Deeks’ over the top desire to celebrate also felt forced. It was like he felt he needed to project happiness at the occasion. He’d shared some of his struggles with Kensi but apparently not all of them, and he didn’t want her to know exactly how close he’d come to really failing. I think he clearly felt relief that his life hadn’t completely caved in on him, but it’s hard to get past that look away, that feeling like he isn’t sure he deserved it.
Because I didn’t buy that Deeks was genuinely happy, and because I think the best case scenario is that he thinks he barely passed, I couldn’t really enjoy the occasion. I look forward to hearing your interpretations on the subject- I am hoping that many of you did get a lot of satisfaction out of Deeks finally becoming a federal agent.
Or, did he? I believe his badge says “Investigator,” not “Special Agent.” I guess we can still call him a generic “federal agent” though? I’m curious about the backstory there. Does it signify that he failed to earn the title of “Special Agent,” making it another way to humiliate him? Or was it just the only way to work around the age rules?
More than One Fait Accompli
This week’s title was intriguing. I could see it in the fact that Deeks was inevitably going to get his badge one way or another thanks to Hetty, even if it didn’t play out how he wanted it to. But then again, that’s one of the issues with this storyline. Because they set it up with Deeks needing this job, without having any other way to stay with the team, we knew it was a fait accompli, and the roundabout path they took us on to get there didn’t satisfy most Deeks fans.
I could also see the title in the Callen flashbacks, which showed a life set in motion by his traumatic childhood that made it a fait accompli that he would never be able to have a “normal” relationship. I’d been hoping that had changed with Anna, and I think it has, but we’re going to have to wait for some more angst before he gets his happily ever after.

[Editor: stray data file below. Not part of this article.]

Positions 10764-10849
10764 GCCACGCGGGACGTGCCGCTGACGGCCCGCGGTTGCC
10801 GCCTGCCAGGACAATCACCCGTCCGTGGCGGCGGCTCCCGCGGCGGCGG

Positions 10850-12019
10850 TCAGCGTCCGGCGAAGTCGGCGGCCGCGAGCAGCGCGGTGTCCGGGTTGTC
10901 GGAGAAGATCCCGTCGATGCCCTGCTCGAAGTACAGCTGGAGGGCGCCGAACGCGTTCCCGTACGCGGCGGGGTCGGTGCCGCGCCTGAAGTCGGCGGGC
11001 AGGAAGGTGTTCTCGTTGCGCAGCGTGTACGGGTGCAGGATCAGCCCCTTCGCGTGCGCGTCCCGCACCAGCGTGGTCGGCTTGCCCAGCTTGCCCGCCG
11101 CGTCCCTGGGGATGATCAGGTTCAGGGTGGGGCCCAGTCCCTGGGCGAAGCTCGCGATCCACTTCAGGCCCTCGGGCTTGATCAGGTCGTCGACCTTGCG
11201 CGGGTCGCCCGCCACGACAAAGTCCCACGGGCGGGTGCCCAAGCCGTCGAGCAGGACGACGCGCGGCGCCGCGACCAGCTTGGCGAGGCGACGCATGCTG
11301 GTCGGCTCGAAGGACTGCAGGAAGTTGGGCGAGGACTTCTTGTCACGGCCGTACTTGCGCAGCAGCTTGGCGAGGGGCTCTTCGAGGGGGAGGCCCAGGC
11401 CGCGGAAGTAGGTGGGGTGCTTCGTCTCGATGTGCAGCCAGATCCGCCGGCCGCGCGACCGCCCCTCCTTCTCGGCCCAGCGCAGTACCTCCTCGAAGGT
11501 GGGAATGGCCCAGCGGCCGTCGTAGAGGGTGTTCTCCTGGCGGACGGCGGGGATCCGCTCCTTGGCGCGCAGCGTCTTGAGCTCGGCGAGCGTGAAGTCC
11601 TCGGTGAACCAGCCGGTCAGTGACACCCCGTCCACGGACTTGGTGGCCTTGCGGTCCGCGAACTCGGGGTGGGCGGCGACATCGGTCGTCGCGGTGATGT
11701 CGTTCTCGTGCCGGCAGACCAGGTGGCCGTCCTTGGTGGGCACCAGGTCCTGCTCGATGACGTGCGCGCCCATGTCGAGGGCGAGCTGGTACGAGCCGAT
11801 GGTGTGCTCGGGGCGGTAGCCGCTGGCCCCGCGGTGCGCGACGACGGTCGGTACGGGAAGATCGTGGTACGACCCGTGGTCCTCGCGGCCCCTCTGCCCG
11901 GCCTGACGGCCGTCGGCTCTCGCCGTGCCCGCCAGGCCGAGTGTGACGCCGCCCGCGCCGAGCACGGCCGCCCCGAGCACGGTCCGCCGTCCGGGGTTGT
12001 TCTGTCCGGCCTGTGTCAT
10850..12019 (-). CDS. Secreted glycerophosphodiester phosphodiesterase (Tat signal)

The title also could tie into proud papa Sam. It was a fait accompli that his and Michelle’s children would grow up to be patriotic high achievers. Sadly, that arc took a dark turn with Kam’s kidnapping at episode’s end. This turn would be disturbing no matter which character was taken, but knowing what Sam, who’s already lost his wife and nearly lost his son, will be going through is too painful to think about. It feels a little unoriginal, and almost too cruel a choice on the part of the showrunners, and I don’t look forward to watching his pain when the show returns in February.
- Rountree’s rescuing the homeless man had to be the closest any of them have come to contact with a guest actor this season. Glad they’re doing so much testing!
- I love the Porsche- it’s so pretty. And although Fatima did park it like 2 feet from the curb (Deeks would have told her, “That’s OK, I can walk from here”), so far at least she seems a capable driver. I’m tired of seeing every female character on the show be mocked for their driving skills.
- Wow, sorry USC Trojans out there! First we learned that Rountree’s sister is at UCLA, and this week Sabatino mocked the bad guy relentlessly for his alma mater. (Have you ever liked anyone that went to USC?. See?….. Sit down, Trojan boy.) As a UCLA alumna, I’m enjoying it, but I will say that I have known many good people from our cross-town rivals.
- The Quiet Riot sing-along between Kensi and Sabatino was quite a little moment. It felt simultaneously out of left field and yet such a dose of sunshine. Now why can’t we get the same thing with Kensi and Deeks singing together? That would be magical.
- We continue with the show’s fixation on age jokes with the jewelry store girl and her dad jokes. Sigh.
- Sadly, Deeks wasn’t wrong about not really knowing Callen after all this time. The man is hard to get close to!
- Do we know where Nell’s been? There are so many characters it’s getting hard to keep track!
Overall the previous episode made it challenging for Klafter and Harimoto to sort matters out satisfactorily this week. I’m glad we can put the whole Deeks FLETC arc to bed and look forward to seeing more of Deeks and Kensi hopefully working together in the field when we start back up in February.
Be sure to come back later this week for new editions of Deeks’ Surf Log and Kensi’s Journal. In the meantime, what did you think of “A Fait Accompli”? Were you frustrated like me? Or did you love seeing Deeks get his badge? I want to hear either way- maybe you can give me a different perspective that will make me feel better. I can’t wait to hear, so share your thoughts in the Comments below.